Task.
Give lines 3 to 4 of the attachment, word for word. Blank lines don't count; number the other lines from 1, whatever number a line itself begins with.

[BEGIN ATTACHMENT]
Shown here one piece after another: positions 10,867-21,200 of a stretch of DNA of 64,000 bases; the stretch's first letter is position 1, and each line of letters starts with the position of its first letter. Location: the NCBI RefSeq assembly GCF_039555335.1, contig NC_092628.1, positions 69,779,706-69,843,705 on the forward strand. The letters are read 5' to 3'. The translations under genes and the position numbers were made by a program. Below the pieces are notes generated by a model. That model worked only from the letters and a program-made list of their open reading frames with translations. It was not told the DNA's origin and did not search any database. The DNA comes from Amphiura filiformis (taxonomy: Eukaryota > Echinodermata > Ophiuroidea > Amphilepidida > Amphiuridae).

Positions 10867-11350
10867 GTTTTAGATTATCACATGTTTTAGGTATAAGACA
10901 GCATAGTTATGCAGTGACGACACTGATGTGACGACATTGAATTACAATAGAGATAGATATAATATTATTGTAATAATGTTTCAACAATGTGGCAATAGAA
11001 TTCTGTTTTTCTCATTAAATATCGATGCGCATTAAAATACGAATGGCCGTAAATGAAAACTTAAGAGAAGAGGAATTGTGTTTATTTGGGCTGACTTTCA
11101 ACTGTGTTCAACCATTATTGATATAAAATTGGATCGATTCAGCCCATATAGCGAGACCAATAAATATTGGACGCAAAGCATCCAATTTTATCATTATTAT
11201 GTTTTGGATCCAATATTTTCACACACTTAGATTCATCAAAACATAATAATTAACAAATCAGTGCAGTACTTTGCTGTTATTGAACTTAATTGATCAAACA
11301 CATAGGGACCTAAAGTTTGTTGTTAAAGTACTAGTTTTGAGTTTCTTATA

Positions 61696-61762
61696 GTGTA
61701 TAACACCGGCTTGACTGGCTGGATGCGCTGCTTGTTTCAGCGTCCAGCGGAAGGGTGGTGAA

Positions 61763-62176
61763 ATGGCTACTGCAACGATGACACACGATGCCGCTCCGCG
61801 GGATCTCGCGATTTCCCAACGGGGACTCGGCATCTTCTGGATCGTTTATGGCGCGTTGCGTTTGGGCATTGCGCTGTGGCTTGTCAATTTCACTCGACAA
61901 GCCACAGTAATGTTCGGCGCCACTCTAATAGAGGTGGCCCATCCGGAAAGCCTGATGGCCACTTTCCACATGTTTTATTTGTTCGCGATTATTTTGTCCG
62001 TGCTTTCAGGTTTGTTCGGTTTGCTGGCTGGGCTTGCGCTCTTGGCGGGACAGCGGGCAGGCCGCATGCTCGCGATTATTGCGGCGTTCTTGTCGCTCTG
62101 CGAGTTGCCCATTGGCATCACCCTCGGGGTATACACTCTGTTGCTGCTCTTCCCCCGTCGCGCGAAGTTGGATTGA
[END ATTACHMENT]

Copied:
10867 GTTTTAGATTATCACATGTTTTAGGTATAAGACA
10901 GCATAGTTATGCAGTGACGACACTGATGTGACGACATTGAATTACAATAGAGATAGATATAATATTATTGTAATAATGTTTCAACAATGTGGCAATAGAA